The scenario is a familiar one. You’re about to step out for a leisurely day on the links, at the beach or in the backyard hammock and couldn’t be more excited about your time off, when the little red light starts blinking on your phone: URGENT. You pretend to ignore it, but the phone rings; and you know your afternoon is over.
Something broke, on some system, somewhere. And now you have to direct everyone to clean up the mess.
So how do we set ourselves up to keep those afternoons free? To keep the phone quiet no matter what?
A morbid, but important, joke among many IT professionals is the "bus number": How many and which employees, if taken out by a bus, would result in complete chaos across your business? In other words, where is your knowledge center; who can’t you do without? A smart company won’t have a simple answer to this, or at least the response will be "a whole lot of people."
IT knowledge should never reside in one person’s head; it must be spread among the team and written down as clearly as possible. With the crush of the day-to-day, finding the time to record down structures and protocols can be almost impossible. You’ve got to make that time—even if the recording and subsequent meetings mean staying a little later during the workweek. Taking that knowledge out of the confines of a single head and spreading it among the team will only pay off later.
The moral: You likely have redundant systems set in place in case of a technical failure; employ redundancy across your staff members as well.
Once confident that knowledge is spread sufficiently among team members, test the theory. Devising internal exercises can be effective and cheaper, but often the more successful move (and yes, more costly) is hiring independent consultants to hack or poke holes in your infrastructure.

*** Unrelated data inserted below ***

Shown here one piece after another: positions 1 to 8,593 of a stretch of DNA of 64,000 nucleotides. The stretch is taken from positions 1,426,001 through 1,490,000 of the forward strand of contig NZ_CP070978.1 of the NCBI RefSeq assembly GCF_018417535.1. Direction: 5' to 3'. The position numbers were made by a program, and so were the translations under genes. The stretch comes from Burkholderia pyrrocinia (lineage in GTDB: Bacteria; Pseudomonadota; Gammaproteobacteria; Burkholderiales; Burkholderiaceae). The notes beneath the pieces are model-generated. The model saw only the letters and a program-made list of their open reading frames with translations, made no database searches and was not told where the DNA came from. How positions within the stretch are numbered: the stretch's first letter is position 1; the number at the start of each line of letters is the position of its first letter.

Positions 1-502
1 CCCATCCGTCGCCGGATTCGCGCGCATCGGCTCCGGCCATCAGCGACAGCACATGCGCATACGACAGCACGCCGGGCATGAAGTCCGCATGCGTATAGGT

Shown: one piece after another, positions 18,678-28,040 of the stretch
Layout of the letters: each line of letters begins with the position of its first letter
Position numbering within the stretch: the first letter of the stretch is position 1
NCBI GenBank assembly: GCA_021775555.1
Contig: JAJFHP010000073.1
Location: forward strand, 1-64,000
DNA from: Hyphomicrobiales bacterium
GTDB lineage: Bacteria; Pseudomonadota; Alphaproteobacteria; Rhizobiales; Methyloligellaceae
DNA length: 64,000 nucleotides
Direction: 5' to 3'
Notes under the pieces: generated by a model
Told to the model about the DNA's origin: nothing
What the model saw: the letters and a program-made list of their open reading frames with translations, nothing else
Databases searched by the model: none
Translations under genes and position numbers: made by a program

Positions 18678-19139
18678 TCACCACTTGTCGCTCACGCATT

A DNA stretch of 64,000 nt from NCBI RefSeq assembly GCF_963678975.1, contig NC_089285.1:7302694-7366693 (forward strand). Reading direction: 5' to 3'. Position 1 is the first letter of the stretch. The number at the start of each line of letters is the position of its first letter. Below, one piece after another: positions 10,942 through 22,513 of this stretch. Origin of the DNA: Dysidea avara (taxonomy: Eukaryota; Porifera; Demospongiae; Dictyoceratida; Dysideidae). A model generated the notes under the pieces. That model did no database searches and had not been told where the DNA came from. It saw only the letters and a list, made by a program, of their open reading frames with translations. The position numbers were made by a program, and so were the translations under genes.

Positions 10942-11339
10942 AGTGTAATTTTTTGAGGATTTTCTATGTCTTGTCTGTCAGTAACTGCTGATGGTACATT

Buy everyone pizza, pay double overtime and take a weekend to train your team to solve problems and emergencies. It will pay off, for you, your team, and most importantly, your company.
And as you educate your staff, intermittently remove yourself and other team members from the drills. If you’re simulating an email issue, hold back a couple key members of your email support team; do the same across other systems. Highlight the human fail points, whether it is a team member or knowledge set, and continue devising a map to strengthening them.
Approaching problems with an incomplete team will not only teach the remaining members to cope, but also will allow those members sitting on the sidelines to observe the issue—a perspective that generates fresh angles on how to solve and plan for problems.
Often the worst IT disasters don’t come from anything operating on electricity, 1s and 0s, or faulty code—but from "natural causes." A water pipe bursts. The power goes out. Someone drops muffin crumbs through a server vent. Systems can be backed up to alleviate these problems, and often the issues are wholly preventable from the start.
Knowing the design of your buildings is as important as knowing the design of your systems. For small companies, the kitchen can be an appealing place to locate servers; the area is better equipped for higher power demands. The caveat is that the room is also heavily piped with water and people are carting food in and out all day. It’s always better to keep servers away from human traffic.
Going through the blueprints of your building and doing a walk-through with the owner (if it’s not you) will start to reveal the other natural fails around the office. From there you can move servers, put them on or under better protection. For testing power, reserve time to do live, full power cuts to your office and see how systems react. Backup generators and batteries have fail points too.
Like any team effort, IT measures require lots of practice. With enough rehearsal, you should be able to ensure that the game can still be played when the captain is on vacation.
By Caleb Garling